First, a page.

Monday, June 20, 2016

My embarrassing ancestor

I sort of wish she'd been a pirate or a thief.  But my great-great-grandmother was worse than that.

great-great-grandpa and
great-great grandma
I've been organizing and collecting our family photos this year, trying to scan and label all the photos I've been given over the years, add stories and identification, and then digitize everything so that many people can have copies of it all.  Along the way, I stumbled into the story of my great-great-grandmother, who was apparently famous enough to make it into the New York Times and into several history books.

I'm going to withhold her name here, not to protect her, but because I don't want to give away my own name.  All the references to her in books and newspapers were by the very proper usage Mrs. [John Smith], never by her first name.  In fact, I don't know if historians knew her given name, and there seem to be no photos of her outside of the ones I have.  So I might be contacting scholars with offers of photographs.

Why was my great^2 grandma so much worse than a pirate?  She was an anti-suffragette.  And not just "an" anti-suffragette: she played a major role in delaying the women's right to vote.

Here is what one book notes about her.
Edited by Mrs. [John Smith], chairman of the executive committee of the New York State Association Opposed to Woman Suffrage, The Anti-Suffragist's mission was to present arguments against woman suffrage and to provide a forum for the views of women who did not seek suffrage---a group of women that, according to the magazine, were in the majority. For nearly four years The Anti-Suffragist provided its readers with gratified reports upon woman-suffrage defeats in various states. It also supplied carefully selected examples of instances in which enfranchised women in western states had, from the magazine's perspective, failed to use their votes to better society. 
 A book by Kathleen Endres states that she had high political visibility:
  . . .  [S]he had organized the Albany Association Against Woman Suffrage in 1892.  She had gained national recognition by addressing both the Republican and Democratic national conventions in 1896, neither of which added a plank endorsing woman suffrage to its platform.
A New York Times article in 1907 quoted her extensively, show-casing that her views were mired in racism.
Mrs. [John Smith] of Albany, herself a taxpayer, but nevertheless a pillar in the anti-suffrage society, was one of the speakers at a hearing before the Cities Committee of the Senate. In a calm  and dispassionate manner peculiarly her own Mrs. [Smith] had piled fact upon fact to back up  her contention that to give the ballot to women would add immensely to the already perplexing problem of getting political questions intelligently solved at the polls.
"What!'' exclaimed Senator Raines, who had introduced the bill. ``You don't mean to tell us that women who have shown themselves capable of sifting this question as thoroughly as, for instance, your address here shows that you have, could not be trusted to exercise their suffrage intelligently?''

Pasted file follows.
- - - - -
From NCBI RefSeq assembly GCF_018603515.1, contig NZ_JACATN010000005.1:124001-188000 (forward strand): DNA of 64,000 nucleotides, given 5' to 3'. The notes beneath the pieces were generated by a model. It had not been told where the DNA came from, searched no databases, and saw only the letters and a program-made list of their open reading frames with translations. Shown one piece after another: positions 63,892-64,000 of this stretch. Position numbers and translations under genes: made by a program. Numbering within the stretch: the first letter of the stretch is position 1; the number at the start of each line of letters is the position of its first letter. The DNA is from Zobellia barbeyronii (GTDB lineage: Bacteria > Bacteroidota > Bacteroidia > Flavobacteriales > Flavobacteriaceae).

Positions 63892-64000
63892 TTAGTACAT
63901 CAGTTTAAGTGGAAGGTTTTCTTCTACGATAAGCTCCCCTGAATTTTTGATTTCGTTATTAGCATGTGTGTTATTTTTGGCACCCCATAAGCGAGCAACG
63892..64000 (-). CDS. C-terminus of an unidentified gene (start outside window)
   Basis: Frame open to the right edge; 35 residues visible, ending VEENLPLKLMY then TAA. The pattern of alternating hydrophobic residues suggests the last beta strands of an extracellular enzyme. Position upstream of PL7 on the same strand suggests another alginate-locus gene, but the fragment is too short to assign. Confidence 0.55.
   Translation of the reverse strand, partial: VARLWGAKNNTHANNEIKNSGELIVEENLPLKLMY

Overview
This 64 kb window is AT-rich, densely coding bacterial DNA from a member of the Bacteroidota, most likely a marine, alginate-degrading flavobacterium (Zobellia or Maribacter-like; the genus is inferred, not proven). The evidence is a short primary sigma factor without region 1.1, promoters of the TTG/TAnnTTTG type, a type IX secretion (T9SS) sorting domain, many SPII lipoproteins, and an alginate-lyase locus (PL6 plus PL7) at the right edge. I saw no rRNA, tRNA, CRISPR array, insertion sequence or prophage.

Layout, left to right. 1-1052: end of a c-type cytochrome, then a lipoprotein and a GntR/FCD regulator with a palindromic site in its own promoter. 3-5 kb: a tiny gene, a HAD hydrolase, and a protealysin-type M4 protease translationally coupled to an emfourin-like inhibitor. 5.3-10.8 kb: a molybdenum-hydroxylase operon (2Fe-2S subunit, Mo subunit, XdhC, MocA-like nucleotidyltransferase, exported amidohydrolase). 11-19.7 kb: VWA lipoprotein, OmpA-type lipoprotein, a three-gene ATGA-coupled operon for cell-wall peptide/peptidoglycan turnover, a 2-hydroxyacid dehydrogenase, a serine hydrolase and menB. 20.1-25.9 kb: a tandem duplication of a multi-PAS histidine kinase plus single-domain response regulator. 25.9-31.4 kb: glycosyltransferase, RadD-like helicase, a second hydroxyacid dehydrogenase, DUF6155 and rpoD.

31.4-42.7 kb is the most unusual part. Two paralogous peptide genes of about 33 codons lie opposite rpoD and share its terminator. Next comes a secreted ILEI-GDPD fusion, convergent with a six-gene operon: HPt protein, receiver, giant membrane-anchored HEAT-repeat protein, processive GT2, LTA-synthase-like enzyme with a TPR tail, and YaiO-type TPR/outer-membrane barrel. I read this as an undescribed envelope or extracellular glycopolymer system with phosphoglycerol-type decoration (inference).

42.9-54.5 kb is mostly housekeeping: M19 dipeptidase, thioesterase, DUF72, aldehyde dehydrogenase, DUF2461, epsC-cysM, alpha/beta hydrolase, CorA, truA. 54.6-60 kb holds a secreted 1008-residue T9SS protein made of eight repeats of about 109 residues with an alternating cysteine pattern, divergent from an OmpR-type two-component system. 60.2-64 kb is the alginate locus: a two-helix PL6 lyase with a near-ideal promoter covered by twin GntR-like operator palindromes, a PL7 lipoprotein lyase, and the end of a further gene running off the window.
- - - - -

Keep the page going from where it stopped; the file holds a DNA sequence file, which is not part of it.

"No,'' Mrs. [Smith] replied. "On the contrary, I believe that probably all the women in this room, whether they be in favor of woman suffrage or opposed to it, would vote intelligently. But what about the 8,000,000  negro women of the South who would be given the ballot if this proposition should be carried to its logical conclusion? And what about the 60,000 unfortunate women in New York City alone? Could they be equally trusted to exercise that power conscientiously and with intelligence?"

It's hard to know how this woman would react to her great-great-granddaughter, who not only votes, but who also adopted "negro children" to be her descendants.  Indeed, her grandson (my grandfather), born the year after her New York Times article appeared, would become a lifetime member of the NAACP.

My great^2-grandmother died in 1923, three years after the nineteenth amendment was ratified.

The right of citizens of the United States to vote shall not be denied or abridged by the United States or by any State on account of sex.
Congress shall have power to enforce this article by appropriate legislation.

I have no idea whether she voted in any elections during her final years.


  1. Wow! I suppose we all have skeletons in our closet. Good that we live in a society that doesn't hold us accountable for the actions of our ancestors.

    What are you using to gather notes about the photos? I too have a lot of family photos to scan and write about. I'm not sure how to do this in such a way that the stories stay with the photos.

    1. I'm labeling all the photos by date and then name, to make it easier to find them ("1908-elizabeth-smith", or if I don't know the date, I guess "1920-?-john-smith"). This has been a big help in organizing.

      The actual software I'm using to write this up is something called LaTeX, a technical writing software. It allows me to keep track of the figure numbers so that I can say, "Mrs. John Smith in Figure X was our great-great grandmother", and it will know which figure "X" means.

      I use LaTeX for all my mathematical writing. If you don't use it already, it's probably a pain to learn just for this purpose.